Spy Who Loved Me, The (1977)
“We’ve really got to stop meeting like this.”
Genres, Themes, Actors, and Directors:
Response to Peary’s Review:
He goes on to posit that the “film is a real treat — a well-acted, smartly cast, sexy, visually impressive, lavishly produced, powerfully directed (by Lewis Gilbert) mix of a spy romance and a war-mission film.”
While I agree there’s much to enjoy in this film — including Claude Renoir’s “excellent photography” and Carly Simon’s hit “Nobody Does It Better” — I can’t quite agree with Peary that it’s spectacular (though it is likely Moore’s best film in the series). It is fun to see “Richard Kiel’s seven-foot-tall, metal-toothed henchman ‘Jaws’ [who] would appear in the next Bond film, Moonraker,” and who is thus allowed to survive near-death time and time again; his strength is authentically menacing, and he actually gives Bond a run for his money.
Redeeming Qualities and Moments:
2 thoughts on “Spy Who Loved Me, The (1977)”
⭐️⭐️⭐️⭐️ out of ⭐️⭐️⭐️⭐️⭐️
If this isn’t spectacular Admin, I don’t know what is. Cubby Broccoli’s consolidation of his investment after a three year hiatus and Harry Saltzman’s leaving the franchise. He wanted to prove he could go it alone and he did with a massive box office return and mostly great reviews. It’s great fun all round despite some flaws and it does rehash both From Russia, with Love (1963) and especially You Only Live Twice (1967).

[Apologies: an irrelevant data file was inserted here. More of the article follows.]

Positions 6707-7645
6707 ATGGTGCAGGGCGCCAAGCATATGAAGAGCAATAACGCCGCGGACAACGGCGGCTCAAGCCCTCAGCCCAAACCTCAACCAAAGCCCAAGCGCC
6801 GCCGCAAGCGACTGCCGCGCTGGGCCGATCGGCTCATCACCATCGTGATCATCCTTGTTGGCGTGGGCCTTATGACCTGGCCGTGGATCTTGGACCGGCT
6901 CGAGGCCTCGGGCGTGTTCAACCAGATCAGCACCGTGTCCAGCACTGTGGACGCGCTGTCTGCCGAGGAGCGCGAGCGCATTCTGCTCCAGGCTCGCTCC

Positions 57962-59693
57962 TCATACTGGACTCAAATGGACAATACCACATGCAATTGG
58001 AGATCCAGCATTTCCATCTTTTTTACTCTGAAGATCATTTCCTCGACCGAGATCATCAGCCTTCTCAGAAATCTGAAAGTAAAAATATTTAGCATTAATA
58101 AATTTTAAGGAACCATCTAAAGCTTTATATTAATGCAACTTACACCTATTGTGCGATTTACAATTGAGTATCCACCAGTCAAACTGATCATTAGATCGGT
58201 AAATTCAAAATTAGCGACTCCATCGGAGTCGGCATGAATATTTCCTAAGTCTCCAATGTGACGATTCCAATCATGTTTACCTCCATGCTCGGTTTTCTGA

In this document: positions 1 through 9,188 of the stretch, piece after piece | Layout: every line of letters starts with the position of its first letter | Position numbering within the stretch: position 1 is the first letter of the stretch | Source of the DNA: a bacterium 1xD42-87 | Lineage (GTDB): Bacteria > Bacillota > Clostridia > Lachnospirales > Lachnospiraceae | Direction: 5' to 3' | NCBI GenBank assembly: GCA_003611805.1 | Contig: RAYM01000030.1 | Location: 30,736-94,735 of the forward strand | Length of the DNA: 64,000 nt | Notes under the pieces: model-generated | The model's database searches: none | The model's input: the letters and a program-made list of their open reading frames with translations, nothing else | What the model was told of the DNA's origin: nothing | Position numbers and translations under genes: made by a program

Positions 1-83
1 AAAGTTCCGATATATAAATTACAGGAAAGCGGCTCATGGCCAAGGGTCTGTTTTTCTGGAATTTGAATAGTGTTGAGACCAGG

Still lauded as arguably Moore’s best, although I personally think both For Your Eyes Only (1981) and Octopussy (1983) are better. Moore is on great form, great score and the SPFX are spectacular … but the villains are disappointing and Barbara Bach isn’t much cop; her role only pays lip service to feminism, certainly by the end.
Still, a classic but not must see unless you’re a Bond fan. But recommended nonetheless.
For Bond fans only.
Since I’m generally not a huge supporter of the series, I can leave this one for the real fans to evaluate… except for the observation that – its passable action sequences notwithstanding – the film feels somewhat lethargic.